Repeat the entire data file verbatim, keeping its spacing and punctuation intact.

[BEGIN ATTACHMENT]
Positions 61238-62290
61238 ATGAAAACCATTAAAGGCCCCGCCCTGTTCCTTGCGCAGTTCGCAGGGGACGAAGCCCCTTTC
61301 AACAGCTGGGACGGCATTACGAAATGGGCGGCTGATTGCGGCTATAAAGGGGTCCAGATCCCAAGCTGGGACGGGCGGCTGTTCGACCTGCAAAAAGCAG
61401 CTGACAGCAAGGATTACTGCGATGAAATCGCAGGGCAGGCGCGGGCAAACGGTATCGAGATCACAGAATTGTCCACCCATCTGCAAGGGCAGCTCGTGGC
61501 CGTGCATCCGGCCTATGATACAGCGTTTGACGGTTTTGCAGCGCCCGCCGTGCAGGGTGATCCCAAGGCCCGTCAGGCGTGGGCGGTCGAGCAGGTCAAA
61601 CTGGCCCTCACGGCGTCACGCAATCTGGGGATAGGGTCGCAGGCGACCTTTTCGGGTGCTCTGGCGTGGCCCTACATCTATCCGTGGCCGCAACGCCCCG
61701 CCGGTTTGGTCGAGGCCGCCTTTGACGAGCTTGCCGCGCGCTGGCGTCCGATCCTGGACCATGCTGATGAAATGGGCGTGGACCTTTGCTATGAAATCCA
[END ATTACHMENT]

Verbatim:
Positions 61238-62290
61238 ATGAAAACCATTAAAGGCCCCGCCCTGTTCCTTGCGCAGTTCGCAGGGGACGAAGCCCCTTTC
61301 AACAGCTGGGACGGCATTACGAAATGGGCGGCTGATTGCGGCTATAAAGGGGTCCAGATCCCAAGCTGGGACGGGCGGCTGTTCGACCTGCAAAAAGCAG
61401 CTGACAGCAAGGATTACTGCGATGAAATCGCAGGGCAGGCGCGGGCAAACGGTATCGAGATCACAGAATTGTCCACCCATCTGCAAGGGCAGCTCGTGGC
61501 CGTGCATCCGGCCTATGATACAGCGTTTGACGGTTTTGCAGCGCCCGCCGTGCAGGGTGATCCCAAGGCCCGTCAGGCGTGGGCGGTCGAGCAGGTCAAA
61601 CTGGCCCTCACGGCGTCACGCAATCTGGGGATAGGGTCGCAGGCGACCTTTTCGGGTGCTCTGGCGTGGCCCTACATCTATCCGTGGCCGCAACGCCCCG
61701 CCGGTTTGGTCGAGGCCGCCTTTGACGAGCTTGCCGCGCGCTGGCGTCCGATCCTGGACCATGCTGATGAAATGGGCGTGGACCTTTGCTATGAAATCCA